Analytics & Machine Learning can lead the Path to Safe Digital Lending – Express Computer

By Monish Anand, Founder & CEO, MyShubhLife

Since the financial effects of the pandemic have, in certain ways, altered our daily lives, financial institutions have made unprecedented changes in the way they operate in response to economic uncertainty. It reiterated the importance of agility and speed for the modern lending market and set new expectations around transparency and hybrid working which were not as prevalent before. This renewed interest to invest in technology from both Fintechs and traditional banks is to help offer a complete digital experience for the customers.

As digital lending advances in the direction of risk-reduced lending, conventional scorecards invariably fall short of being able to manage entire loan cycles. Data analytics aids lenders in understanding the needs and capabilities of customers/borrowers better. Furthermore, analytics and machine learning provide the means to identify patterns in the data that can help differentiate between good (low risk) and bad (high risk) borrowers. Differently put, assessing borrower creditworthiness is made possible by combing through large amounts of data and leveraging the power of advanced analytics along with machine learning algorithms to learn, hitherto unknown, complex patterns, that help distinguish a good borrower from a bad one, in the form of a Credit Risk Model (CRM).

Modern lenders using advanced fintech platforms leverage the power of such algorithms by accessing data from various sources such as
– Customer Bureau – enquiries, trade lines, sanctioned loans, loan delinquencies, etc.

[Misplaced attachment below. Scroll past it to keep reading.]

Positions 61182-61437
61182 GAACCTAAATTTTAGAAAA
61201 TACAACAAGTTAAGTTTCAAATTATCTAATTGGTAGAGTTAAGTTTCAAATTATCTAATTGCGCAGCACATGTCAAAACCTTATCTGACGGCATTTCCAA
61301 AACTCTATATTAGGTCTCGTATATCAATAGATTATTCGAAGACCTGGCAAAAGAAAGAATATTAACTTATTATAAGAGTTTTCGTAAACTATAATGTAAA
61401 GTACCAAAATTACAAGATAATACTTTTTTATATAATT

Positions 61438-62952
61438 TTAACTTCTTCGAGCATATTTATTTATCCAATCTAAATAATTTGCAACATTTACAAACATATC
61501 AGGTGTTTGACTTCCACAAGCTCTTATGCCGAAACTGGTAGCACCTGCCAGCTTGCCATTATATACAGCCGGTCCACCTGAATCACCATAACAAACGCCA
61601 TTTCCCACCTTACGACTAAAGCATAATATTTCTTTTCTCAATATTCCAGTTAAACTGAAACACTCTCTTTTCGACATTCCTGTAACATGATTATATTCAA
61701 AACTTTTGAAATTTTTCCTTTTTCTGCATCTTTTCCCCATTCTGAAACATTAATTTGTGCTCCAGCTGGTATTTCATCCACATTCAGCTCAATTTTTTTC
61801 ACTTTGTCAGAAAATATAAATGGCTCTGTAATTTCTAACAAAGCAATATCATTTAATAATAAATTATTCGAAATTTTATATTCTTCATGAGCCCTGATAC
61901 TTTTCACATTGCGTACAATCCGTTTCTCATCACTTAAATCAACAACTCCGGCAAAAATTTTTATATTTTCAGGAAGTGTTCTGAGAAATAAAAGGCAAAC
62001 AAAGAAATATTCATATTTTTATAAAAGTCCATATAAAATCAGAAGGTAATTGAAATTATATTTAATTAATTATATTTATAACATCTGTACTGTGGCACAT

– Bank Statements – monthly income, bank balance, other lender monthly debits, etc.
– Demography and Miscellaneous – educational qualification, living status, occupation, etc.

Data analytics coupled with machine learning allows to create creditworthiness bands – low risk to high-risk regions – where each rank-ordered band is representative of the borrower’s ability to service the loan once disbursed. This process of creating borrower bands serves to not only ensure safe digital lending (since the lender can decide to exclude certain high-risk bands from their portfolio) but also incorporates sufficient intelligence to include medium risk borrowers who might otherwise be rejected by conventional lending scorecards. With the need of businesses to be quick yet accurate, data analytics along with powerful learning algorithms is paramount to developing and deploying such high-fidelity credit risk models.

The science of data based digital lending seamlessly lends itself to the purview of robust early warning systems (EWS) that predict a borrowers’ ability to make monthly repayments on the disbursed loan. Such predictive models are able to, with an acceptable degree of accuracy, identify borrowers based on their intention to repay or lack thereof versus their ability to repay, on a monthly interval. With such refined information being proactively generated by predictive models, Collections personnel can now allocate and prioritize their resources so as to focus their efforts on those borrowers who display a high likelihood of a questionable intention to repay.

The powerful combination of advanced credit risk models and robust early warning systems have enabled digital lenders to expand their segment of borrowers to lend to whilst being able to significantly hedge their risk of lending. As data brings more accuracy to digital lending, preferential customers also benefit from lower interest rates, better financial literacy and mindfulness about borrowing. Lenders can now deep dive into specific scenarios to check eligibility of borrowers.

In an attempt to retain customers and attract new customers towards a digital print, it is important to increase their focus on digital engagement and personalisation rather than just on transformation. This is also made possible through data analysis. By keeping in …….


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